, 671:165 | Cite as

Potential triggers of akinete differentiation in Nodularia spumigena (Cyanobacteriaceae) isolated from Australia

  • Jackie H. Myers
  • John Beardall
  • Graeme Allinson
  • Scott Salzman
  • Simon Robertson
  • Leanne Gunthorpe
Primary Research Paper


Nodularia spumigena, like many cyanobacteria, produces specialised reproductive structures, known as akinetes, which are believed to allow survival under unfavourable conditions. This study investigated the effects of salinity, nitrogen and phosphorus concentration at two irradiances on akinete differentiation in a N. spumigena isolate from the Gippsland Lakes, Victoria, Australia. A computer image analysis program was used to photograph filaments and assess production of akinetes over time in separate experiments for each environmental parameter. Heterocyst production and cell morphology were also examined. The results suggest that akinete production increases over time. Production of akinetes is further increased at low and high salinities and with the addition of nitrate. Higher irradiance increases akinete differentiation, although in combination with different phosphorus concentrations causes varied effects. The development and sedimentation of akinetes may provide an inoculum for reoccurring blooms. Heterocysts were only observed during experiments with varying salinity and nitrogen exposures. Light quantity appeared to play a large role in heterocyst production. The ability of N. spumigena to produce akinetes and heterocysts is likely to be part of the reason for its success and continual occurrence in estuarine environments low in nitrogen, such as the Gippsland Lakes, Victoria, Australia. Factors known to reduce heterocyst and akinete production will provide new insight to possible management controls for this species.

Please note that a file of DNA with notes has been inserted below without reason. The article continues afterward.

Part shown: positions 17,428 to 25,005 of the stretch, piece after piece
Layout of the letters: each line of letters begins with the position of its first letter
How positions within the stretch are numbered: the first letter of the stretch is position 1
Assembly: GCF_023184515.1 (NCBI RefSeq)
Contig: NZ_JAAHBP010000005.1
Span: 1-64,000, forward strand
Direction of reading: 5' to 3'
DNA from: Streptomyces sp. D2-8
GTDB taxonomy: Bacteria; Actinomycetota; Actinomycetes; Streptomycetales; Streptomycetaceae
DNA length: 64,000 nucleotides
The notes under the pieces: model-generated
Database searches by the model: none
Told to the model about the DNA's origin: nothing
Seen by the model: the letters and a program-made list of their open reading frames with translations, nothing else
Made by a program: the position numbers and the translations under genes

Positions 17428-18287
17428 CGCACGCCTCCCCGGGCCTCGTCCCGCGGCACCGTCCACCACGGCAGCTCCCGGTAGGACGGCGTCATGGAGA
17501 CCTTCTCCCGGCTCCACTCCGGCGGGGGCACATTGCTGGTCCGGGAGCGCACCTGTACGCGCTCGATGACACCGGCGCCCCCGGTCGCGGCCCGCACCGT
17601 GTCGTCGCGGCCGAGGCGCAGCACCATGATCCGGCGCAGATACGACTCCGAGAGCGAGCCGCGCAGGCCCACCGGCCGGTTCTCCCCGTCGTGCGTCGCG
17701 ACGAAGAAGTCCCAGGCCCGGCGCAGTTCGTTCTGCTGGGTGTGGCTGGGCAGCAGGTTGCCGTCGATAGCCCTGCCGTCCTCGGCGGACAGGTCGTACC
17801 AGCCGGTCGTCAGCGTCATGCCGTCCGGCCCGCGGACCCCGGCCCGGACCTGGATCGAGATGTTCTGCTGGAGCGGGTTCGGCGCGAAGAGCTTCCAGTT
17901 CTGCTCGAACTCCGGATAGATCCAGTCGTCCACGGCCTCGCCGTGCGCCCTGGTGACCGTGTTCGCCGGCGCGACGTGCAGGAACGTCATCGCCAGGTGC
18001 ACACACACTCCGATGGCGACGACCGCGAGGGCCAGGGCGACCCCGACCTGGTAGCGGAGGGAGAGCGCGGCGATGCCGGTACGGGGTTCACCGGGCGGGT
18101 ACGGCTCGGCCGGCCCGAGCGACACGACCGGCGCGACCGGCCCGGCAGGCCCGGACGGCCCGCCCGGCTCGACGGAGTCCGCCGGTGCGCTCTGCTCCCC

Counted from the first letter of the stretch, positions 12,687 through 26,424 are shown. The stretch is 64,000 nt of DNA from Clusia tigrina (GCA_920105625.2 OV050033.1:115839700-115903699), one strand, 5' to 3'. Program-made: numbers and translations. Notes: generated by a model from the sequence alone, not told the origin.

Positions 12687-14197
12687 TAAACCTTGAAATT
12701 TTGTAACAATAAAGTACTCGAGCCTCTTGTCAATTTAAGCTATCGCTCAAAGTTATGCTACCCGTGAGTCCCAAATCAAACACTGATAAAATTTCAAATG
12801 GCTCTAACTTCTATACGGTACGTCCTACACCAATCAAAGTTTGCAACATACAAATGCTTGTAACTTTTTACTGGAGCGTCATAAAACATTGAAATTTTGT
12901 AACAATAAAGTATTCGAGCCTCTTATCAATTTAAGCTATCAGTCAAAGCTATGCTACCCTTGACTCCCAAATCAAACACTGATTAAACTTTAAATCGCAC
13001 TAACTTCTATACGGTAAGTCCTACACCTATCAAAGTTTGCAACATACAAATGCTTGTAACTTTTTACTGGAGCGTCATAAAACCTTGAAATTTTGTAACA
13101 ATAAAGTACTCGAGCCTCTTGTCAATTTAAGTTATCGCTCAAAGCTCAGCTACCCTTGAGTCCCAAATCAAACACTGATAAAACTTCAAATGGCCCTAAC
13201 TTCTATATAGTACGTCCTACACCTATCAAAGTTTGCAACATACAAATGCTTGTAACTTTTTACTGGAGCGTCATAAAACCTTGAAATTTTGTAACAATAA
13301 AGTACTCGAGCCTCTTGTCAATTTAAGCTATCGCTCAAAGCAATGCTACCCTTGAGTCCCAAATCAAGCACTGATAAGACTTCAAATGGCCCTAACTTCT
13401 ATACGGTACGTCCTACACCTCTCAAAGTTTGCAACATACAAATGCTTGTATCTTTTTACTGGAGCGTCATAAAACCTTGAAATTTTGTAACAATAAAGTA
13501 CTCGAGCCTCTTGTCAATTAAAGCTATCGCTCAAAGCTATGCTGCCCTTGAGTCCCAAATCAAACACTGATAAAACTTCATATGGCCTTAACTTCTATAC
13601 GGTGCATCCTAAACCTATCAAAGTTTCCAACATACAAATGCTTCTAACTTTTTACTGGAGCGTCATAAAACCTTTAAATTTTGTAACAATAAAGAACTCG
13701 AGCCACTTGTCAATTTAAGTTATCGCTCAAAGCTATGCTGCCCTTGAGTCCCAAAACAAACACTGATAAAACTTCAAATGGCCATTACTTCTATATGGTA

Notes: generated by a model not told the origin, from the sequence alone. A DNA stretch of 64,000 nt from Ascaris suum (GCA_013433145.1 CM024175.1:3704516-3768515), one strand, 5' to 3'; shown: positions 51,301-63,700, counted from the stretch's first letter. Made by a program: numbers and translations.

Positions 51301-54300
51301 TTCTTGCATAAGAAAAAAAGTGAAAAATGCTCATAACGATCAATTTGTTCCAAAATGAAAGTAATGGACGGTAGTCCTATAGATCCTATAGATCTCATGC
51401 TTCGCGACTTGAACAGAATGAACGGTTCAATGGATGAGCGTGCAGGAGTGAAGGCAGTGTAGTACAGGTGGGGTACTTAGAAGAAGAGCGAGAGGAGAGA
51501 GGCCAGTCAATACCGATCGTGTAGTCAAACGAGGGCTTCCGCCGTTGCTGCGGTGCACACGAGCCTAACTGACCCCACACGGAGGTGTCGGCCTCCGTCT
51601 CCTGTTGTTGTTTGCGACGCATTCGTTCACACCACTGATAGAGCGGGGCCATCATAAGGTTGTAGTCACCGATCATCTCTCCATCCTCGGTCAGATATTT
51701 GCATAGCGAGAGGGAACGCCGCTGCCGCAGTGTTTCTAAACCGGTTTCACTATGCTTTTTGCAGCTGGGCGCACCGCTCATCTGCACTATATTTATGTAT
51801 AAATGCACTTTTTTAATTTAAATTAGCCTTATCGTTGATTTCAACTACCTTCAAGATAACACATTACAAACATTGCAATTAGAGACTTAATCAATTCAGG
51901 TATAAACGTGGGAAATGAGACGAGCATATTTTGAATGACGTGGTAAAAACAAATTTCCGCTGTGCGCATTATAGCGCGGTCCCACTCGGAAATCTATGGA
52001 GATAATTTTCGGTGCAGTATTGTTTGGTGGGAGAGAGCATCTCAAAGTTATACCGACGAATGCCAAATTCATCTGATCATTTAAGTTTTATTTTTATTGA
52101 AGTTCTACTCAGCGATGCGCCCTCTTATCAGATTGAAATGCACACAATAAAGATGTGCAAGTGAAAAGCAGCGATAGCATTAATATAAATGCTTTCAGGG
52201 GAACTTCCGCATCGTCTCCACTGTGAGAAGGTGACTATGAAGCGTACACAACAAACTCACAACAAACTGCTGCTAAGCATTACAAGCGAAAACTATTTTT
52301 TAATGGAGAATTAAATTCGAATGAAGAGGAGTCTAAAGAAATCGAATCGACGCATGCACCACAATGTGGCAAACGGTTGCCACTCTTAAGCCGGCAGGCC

Nodularia spumigena Akinete differentiation Nutrients Salinity Irradiance Algal blooms 



This research was supported by the Gippsland Coastal Board Future Directions and Action Plan Funding Project EG0405-04-16 and by an ARC Linkage grant (LP0669755) to J Beardall and L Gunthorpe.


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Copyright information

© Springer Science+Business Media B.V. 2011

Authors and Affiliations

  • Jackie H. Myers
    • 1
    • 2
  • John Beardall
    • 1
  • Graeme Allinson
    • 2
    • 3
  • Scott Salzman
    • 4
  • Simon Robertson
    • 5
  • Leanne Gunthorpe
    • 6
  1. 1.School of Biological SciencesMonash University (Clayton Campus)ClaytonAustralia
  2. 2.Centre Aquatic Pollution Identification Management (CAPIM), Bio21 InstituteThe University of MelbourneParkvilleAustralia
  3. 3.Department of Primary Industries, Future Farming Systems ResearchDPI Queenscliff CentreQueenscliffAustralia
  4. 4.School of Information SystemsDeakin University (Warrnambool Campus)WarrnamboolAustralia
  5. 5.Fish Ageing Services Pty LtdPortarlingtonAustralia
  6. 6.Department of Primary Industries, Fisheries VictoriaDPI Queenscliff CentreQueenscliffAustralia

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